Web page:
Has there been a piece of art that has inspired you in recent years?
Patrisse Khan-Cullors: Solange’s last album A Seat At The Table really did good for me in the last few years. It was right after Philando and Alton and all the killing of Black trans women, and it feels like a similar moment now where we need something to heal—to be the balm. At that time there was so much Black death and she came out with so much healing for us. It was both a personal narrative and a political narrative. It was important for my own soul.
What about a piece of art that was inspirational during your childhood?
Patrisse Khan-Cullors: I read a book called The Giver when I was in elementary school. That book changed me. It gave me a new perspective on what’s possible for me as a child. The premise is this whole world that is sci-fi where everything is constructed a certain way and everybody did everything the same but there was one boy who held all the terrible memories. They also held all the joyful memories. The only way that world could exist was if everything was flattened, everything was the same color. This boy was trained as The Giver, who would receive all the memories. As he started to receive them, it was too much to carry. I really started to feel a deep sense that there are other ways of living and other ways of being. It was a deeply reflective piece about humanity and it was so important as a child to read that.
You’re also a new mother. What further insights has motherhood given you that are applicable to the work you do?
Patrisse Khan-Cullors: So many things … I think one of them is how urgent it is to change this place. I feel a deep need to change this world, not just for everybody else but for my own family and my own child. Having a child has also put into perspective what so many mothers have felt for centuries being in this country, a fear of not being able to protect our children. It’s very basic to protect yourself and your family. It’s a basic human instinct. The fact that we’re not able to fully protect our children—and not from natural disasters or anything like that but from the state, a state that hunts our children—is really painful.
What has been filling you with gratitude lately?
Patrisse Khan-Cullors: My family. It’s been really beautiful to raise a child and to have a partner. My mom stays with us some of the time. Just building with my family has been really good for me.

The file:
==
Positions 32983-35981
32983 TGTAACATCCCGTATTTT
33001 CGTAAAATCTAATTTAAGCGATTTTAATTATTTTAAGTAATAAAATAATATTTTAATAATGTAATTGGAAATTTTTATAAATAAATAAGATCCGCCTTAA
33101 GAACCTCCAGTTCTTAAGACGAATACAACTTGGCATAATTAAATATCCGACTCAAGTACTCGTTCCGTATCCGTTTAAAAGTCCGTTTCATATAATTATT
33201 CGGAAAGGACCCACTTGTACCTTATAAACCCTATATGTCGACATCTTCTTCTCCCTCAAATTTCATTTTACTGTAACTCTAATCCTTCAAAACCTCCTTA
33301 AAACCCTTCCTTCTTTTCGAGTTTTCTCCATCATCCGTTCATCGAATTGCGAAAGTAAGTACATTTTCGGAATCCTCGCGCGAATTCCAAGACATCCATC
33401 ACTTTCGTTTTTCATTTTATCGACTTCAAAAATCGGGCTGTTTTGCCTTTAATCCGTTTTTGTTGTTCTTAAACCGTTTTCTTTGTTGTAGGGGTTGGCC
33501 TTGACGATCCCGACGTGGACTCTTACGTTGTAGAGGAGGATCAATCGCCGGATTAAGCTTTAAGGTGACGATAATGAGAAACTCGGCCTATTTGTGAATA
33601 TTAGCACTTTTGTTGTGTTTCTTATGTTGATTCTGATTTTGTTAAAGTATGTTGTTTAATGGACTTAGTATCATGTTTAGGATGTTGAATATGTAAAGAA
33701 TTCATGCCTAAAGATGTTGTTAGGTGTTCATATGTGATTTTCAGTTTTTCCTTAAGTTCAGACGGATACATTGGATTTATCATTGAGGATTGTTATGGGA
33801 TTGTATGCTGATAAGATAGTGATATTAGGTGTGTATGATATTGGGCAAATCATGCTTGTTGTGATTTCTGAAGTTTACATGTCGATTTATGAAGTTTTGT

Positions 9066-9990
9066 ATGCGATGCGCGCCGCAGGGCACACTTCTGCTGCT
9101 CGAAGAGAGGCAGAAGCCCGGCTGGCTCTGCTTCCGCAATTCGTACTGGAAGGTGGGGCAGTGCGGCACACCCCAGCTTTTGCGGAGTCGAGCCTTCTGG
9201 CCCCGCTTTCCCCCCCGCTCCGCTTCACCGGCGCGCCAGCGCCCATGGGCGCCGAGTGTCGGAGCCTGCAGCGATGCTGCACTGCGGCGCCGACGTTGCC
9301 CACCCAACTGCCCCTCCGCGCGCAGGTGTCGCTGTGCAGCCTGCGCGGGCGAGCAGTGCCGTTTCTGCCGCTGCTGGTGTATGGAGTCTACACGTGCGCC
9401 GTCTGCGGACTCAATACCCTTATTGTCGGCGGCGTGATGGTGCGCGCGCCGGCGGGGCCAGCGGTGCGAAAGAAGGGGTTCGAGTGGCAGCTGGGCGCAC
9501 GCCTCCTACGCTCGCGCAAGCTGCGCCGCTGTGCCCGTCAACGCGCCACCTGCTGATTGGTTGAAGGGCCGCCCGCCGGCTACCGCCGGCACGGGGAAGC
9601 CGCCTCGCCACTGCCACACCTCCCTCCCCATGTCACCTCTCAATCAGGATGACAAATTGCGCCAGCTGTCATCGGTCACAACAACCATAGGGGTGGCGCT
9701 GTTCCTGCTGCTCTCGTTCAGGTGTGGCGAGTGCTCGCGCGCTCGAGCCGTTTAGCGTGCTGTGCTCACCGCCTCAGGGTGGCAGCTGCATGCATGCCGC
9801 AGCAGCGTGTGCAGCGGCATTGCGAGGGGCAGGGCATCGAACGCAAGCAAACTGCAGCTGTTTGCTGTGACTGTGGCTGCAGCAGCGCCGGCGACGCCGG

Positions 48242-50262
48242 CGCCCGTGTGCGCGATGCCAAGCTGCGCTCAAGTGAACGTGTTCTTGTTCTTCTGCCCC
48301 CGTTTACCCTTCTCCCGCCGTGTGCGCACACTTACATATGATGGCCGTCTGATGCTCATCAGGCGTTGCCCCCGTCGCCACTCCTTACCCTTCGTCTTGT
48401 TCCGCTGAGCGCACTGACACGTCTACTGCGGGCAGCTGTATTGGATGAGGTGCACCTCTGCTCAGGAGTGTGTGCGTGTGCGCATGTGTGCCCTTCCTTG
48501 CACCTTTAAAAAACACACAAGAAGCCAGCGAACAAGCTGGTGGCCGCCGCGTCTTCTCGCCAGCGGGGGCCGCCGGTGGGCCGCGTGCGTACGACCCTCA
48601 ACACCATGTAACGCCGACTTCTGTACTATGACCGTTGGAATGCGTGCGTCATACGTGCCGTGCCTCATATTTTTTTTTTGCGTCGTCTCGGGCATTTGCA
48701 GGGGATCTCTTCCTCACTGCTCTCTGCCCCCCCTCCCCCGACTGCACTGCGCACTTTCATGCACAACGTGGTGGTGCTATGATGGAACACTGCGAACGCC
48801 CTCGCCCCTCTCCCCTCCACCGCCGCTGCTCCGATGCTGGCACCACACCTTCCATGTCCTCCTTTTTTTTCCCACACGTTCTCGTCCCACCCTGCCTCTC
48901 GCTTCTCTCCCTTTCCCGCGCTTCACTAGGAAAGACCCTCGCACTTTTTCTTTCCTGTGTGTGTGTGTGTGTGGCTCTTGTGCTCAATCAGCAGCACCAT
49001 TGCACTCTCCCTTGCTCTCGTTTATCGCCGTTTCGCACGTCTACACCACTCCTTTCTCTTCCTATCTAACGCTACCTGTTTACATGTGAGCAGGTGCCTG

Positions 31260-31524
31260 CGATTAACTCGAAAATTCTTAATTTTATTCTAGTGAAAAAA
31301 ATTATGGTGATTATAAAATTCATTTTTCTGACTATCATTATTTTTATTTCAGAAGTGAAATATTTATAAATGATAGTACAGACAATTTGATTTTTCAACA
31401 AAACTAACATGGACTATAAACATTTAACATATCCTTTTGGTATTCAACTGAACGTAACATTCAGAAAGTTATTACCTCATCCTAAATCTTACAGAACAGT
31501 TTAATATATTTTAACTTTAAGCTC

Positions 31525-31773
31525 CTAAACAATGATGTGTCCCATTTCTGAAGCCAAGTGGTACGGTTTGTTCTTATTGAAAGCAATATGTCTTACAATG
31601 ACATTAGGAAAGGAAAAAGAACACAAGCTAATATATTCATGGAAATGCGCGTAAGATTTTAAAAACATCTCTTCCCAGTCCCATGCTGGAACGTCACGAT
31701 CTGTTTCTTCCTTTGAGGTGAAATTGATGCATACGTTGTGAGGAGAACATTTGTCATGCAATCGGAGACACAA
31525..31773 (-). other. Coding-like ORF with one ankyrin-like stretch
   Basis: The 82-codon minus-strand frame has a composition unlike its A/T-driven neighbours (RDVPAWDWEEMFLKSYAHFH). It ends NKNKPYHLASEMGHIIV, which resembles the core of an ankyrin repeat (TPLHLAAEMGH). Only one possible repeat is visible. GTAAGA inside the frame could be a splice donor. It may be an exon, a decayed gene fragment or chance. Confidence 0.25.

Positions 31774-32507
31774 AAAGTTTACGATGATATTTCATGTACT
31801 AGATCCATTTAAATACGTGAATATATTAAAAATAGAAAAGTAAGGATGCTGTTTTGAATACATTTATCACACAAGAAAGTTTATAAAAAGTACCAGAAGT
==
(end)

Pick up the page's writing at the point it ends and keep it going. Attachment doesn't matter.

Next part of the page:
What was the catalyst for writing your memoir When They Call You A Terrorist?
Patrisse Khan-Cullors: It was watching the presidential election take place and recognizing that all of the work that BLM does was being demonized by the media and by elected officials. I wanted to tell a different story about BLM, about myself and about the people I grew up loving and caring about.
What was asha bandele’s role as a co-author?
Patrisse Khan-Cullors: asha’s been a mentor of mine for many years now. She’s also the author of many books. I came to her to ask for her support in helping me develop this narrative that is my story, but she’s a master storyteller. She said yes. It was not at all hard to convince her. I could barely get the words out of my mouth. She played an important role in shaping the narrative and listening to all my stories and be able to craft them. We developed a beautiful poetic approach to how we put the story forward. We wanted two things to happen: we wanted people to see what I went through and what my family went through and what my community went through, and we wanted people to see what the government was doing in order to allow these things to happen in my life and in my family’s life.
Now that the book is released and you’ve done lots of events, do you have additional reflections on the relationship you formed with asha in the process of writing the book and sharing it out with the world?
Patrisse Khan-Cullors: It was uncomfortable deciding to tell a story about myself because writing a memoir is pretty self-absorbed. Why me? Why is this story important? I really try to challenge ego when I’m doing this work. I was conflicted but I asked a lot of different people if I should do it and they said yes. It’s important and it also sets up the path for other Black authors to also write their own stories. I learned a lot about the kind of confidence it takes to tell your own story and believe in it. asha was an amazing co-author and co-conspirator and she’s just a deep, deep feeler so I got a lot of validation and affirmation from her. In the last few months it was really powerful to see the book become a New York Times bestseller. It was powerful to feel deeply connected to so many people who were like, ‘Thank you for writing this.’ It’s been an amazing experience.